"First, there is a huge difference between using one's reason to try to figure out what the Bible says/means and using one's reason to determine that a portion of the Bible is not revelation at all because one doesn't like what it says. That's the difference between Christians and the theistic rationalists."
Here is my response:
"'Because one doesn't like what it says' is pure and unsupported conjecture Gregg. If this is the main difference and that is all you have for evidence I am not seeing it. They may not like what you think it says it does not mean they reject the Bible."
When we look at church councils and how things like the biblical canon and the trinity became "doctrine" this discussion becomes more complex than some let on. In other words, what gives a bunch of priests anymore right to determine what to put into the bible more than Jefferson or anyone else in theory? Yes, I know Jefferson discounted miracles as a pre-supposition and thus cut the bible apart based on that. I have no problem calling him a "theistic rationalist" or whatever. But with many of the others I do not see them going to this extreme.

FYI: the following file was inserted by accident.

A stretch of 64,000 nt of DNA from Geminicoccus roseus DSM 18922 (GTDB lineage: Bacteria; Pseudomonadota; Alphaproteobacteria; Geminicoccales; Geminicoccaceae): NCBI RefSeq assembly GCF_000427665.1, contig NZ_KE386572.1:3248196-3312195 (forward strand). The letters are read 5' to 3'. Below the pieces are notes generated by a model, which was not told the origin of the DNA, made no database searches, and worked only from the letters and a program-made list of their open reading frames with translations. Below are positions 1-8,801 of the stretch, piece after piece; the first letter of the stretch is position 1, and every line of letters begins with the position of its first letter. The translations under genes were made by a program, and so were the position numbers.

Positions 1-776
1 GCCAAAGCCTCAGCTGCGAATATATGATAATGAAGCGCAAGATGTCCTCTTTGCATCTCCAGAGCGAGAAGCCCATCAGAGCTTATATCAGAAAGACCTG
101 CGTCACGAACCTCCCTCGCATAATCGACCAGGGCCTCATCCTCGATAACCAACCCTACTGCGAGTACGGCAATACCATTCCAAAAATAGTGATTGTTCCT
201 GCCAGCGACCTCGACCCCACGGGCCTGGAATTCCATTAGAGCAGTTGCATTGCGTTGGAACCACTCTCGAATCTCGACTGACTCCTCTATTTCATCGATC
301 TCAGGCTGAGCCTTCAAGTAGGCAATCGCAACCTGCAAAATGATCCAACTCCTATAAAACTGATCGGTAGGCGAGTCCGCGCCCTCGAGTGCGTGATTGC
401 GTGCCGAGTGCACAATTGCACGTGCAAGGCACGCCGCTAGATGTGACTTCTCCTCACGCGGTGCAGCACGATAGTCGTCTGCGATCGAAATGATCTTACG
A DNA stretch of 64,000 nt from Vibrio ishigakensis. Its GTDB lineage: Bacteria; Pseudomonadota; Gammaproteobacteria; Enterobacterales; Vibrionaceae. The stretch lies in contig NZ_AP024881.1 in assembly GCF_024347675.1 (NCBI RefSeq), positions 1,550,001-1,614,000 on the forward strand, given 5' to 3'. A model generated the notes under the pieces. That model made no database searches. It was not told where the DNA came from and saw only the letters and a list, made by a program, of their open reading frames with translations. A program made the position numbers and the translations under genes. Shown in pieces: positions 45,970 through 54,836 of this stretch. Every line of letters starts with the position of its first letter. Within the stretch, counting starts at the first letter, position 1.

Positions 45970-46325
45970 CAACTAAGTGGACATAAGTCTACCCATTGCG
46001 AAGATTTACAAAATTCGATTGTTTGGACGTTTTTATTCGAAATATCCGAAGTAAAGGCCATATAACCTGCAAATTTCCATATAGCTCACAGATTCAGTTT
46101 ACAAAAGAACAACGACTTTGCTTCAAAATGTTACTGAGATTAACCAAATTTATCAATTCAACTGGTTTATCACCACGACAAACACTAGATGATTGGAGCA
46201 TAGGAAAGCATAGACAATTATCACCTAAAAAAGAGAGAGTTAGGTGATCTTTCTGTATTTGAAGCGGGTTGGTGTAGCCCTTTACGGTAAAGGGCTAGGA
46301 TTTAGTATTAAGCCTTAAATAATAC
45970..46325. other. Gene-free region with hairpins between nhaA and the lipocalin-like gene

I guess I am not seeing the difference between reasoned interpretation and using reason to discern what is genuine revelation or not in the sense of how the Bible was put together and what parts are genuine revelation. It seems as if he is saying that one has to take the whole bible on faith or he is using reason to trump revelation. But it seems to me that all one really has faith in is that the men who put the canon together were not as corrupt as the ones who voted the trinity as church doctrine. It also seems to ignore that some parts like Paul's Epistles are possibly just his opinion and not revelation. Yes, I do know this opens up a huge can of worms that most Evangelicals seem to want to keep closed.
But I do not think we are going to get to the bottom of this "reason trumps revelation" debate unless we pry it open.